OTTAWA — The treasure trove of Nortel wireless technology patents that a consortium including Research In Motion Ltd. (TSX:RIM) has acquired will help shape your next smartphone and the network it will run on for the next decade.
Duncan Stewart, director of research at Deloitte, said as smartphones grow ever more popular, the patents behind the technology in them will grow ever more important.
And Waterloo, Ont.-based RIM’s participation in the consortium will give it access to key technology.
“It is probably one of the two or three areas that patents are being used more and more often as ways of gaining a competitive advantage,” he said.
“These are crucial things that are going to be at the core of networks almost certainly for at least the next decade.”
Stewart said Nortel was ahead of the game in wireless technology with patents for advanced networks that are only now just coming to market.
“Those networks weren’t being built in 2005 and 2006 — if they had been, Nortel’s financials probably would have done better,” he said.
The consortium, which includes RIM, Apple, EMC, Ericsson, Microsoft and Sony, won the auction Friday with a bid of US$4.5 billion. RIM’s share was $770 million.
The group beat out Google (Nasdaq:GOOG), which had been the stalking horse bidder in the auction. Google, a leader in Internet search, has been gaining market share in the wireless market with its Android operating system for smartphones and tablet computers.
Stewart said some have suggested that the consortium bought the patents to block Google from owning the portfolio, but he suggested if Google really wanted the patents, they could have bid more.
David Ullmann, an insolvency and intellectual property lawyer with law firm Minden Gross, said the consortium members may have been concerned the patents might fall into the wrong hands.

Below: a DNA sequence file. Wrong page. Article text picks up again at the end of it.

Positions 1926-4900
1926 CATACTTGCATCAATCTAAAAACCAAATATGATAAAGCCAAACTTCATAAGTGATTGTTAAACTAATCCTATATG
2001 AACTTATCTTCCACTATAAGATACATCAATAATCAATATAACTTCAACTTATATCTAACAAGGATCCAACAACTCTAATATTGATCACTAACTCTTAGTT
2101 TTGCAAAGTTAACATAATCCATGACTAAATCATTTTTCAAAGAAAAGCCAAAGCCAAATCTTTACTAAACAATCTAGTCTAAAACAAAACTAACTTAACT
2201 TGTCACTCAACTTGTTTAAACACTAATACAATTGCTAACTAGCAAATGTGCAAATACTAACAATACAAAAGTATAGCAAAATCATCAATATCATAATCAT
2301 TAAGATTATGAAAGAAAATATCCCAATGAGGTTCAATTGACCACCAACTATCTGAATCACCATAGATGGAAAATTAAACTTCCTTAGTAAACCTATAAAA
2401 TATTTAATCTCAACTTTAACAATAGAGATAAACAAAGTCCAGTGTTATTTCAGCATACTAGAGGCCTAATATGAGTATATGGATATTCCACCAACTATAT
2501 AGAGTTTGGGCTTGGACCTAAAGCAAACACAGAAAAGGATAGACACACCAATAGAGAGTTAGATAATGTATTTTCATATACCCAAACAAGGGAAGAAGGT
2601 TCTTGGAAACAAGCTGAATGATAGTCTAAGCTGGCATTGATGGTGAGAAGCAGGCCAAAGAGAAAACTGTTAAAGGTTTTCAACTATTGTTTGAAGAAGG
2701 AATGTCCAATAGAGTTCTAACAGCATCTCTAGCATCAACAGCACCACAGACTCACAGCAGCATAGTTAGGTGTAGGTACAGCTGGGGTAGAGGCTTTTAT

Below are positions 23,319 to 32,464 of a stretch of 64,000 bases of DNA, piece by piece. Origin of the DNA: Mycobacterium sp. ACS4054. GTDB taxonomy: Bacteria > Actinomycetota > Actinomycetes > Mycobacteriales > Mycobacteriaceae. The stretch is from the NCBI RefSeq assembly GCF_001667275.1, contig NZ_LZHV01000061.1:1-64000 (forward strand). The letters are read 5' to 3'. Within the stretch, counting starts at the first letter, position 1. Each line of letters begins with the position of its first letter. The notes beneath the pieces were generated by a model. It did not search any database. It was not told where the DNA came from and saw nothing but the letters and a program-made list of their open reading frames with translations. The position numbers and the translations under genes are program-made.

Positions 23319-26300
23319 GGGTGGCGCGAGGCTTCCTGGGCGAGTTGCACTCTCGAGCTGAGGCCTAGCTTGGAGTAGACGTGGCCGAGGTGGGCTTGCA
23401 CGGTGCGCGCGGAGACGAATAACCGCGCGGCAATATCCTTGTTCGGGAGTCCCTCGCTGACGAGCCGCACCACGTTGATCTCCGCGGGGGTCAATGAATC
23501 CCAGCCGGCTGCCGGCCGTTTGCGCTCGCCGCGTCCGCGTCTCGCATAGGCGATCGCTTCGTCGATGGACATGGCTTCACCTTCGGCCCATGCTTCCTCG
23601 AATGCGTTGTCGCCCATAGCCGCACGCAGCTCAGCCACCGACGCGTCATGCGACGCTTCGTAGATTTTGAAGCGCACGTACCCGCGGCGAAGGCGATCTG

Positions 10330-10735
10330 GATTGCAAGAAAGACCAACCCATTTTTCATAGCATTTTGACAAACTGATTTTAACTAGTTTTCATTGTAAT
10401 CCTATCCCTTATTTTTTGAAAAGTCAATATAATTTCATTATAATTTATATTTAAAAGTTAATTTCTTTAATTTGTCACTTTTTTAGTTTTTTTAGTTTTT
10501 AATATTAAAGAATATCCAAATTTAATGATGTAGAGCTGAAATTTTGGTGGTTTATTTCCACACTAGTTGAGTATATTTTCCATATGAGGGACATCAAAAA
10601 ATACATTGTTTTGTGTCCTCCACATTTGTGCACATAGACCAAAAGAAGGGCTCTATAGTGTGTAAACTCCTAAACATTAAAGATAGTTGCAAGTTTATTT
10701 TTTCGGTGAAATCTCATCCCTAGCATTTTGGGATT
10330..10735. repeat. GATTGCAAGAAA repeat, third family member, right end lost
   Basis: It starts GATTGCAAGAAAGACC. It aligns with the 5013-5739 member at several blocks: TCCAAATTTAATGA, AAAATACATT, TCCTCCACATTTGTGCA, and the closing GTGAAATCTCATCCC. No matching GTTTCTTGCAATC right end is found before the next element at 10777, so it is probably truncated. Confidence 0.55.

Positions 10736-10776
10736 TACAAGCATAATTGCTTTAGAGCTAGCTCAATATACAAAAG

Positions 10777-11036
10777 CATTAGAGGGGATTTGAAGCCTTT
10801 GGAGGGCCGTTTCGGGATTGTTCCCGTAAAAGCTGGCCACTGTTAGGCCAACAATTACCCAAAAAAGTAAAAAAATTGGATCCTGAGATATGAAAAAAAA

“Certainly litigation by entities colloquially known as patent trolls in the United States has become something of an epidemic,” he said.
But, Ullmann noted, that at $4.5 billion, it was difficult to believe that the purchase was a purely defensive move.
“There must be inherent value for them in this stuff as well,” he said.
Much is still unknown about how the consortium will handle the ownership structure of the patents, so just who will own what in the portfolio of the more than 6,000 patents and patent applications including Internet search, social networking and nearly every aspect of modern telecommunications is unclear.
Stewart noted that ownership could be divided among the consortium members in several different ways, but speculated each member may be allowed to use all of the patents.
RIM has struggled in recent months with disappointing financial results, the launch of its PlayBook tablet and a plan for layoffs at the company. Once the most valuable company on the Toronto Stock Exchange, RIM shares trade for a fraction of high of more than $140.
The company has said it is coming to the end of a transition period and expects to return to form quickly.
Stewart noted that some may have been critical of the company’s decision to spend the money for the patents, but noted that the company would have likely been criticized if it didn’t take a run at them.
“Everybody says Apple is smart and RIM is stupid — why is Apple smart for buying these patents and RIM is stupid for buying the same ones?” he said.
“The answer is because people think Apple is doing well right now and RIM is doing badly.”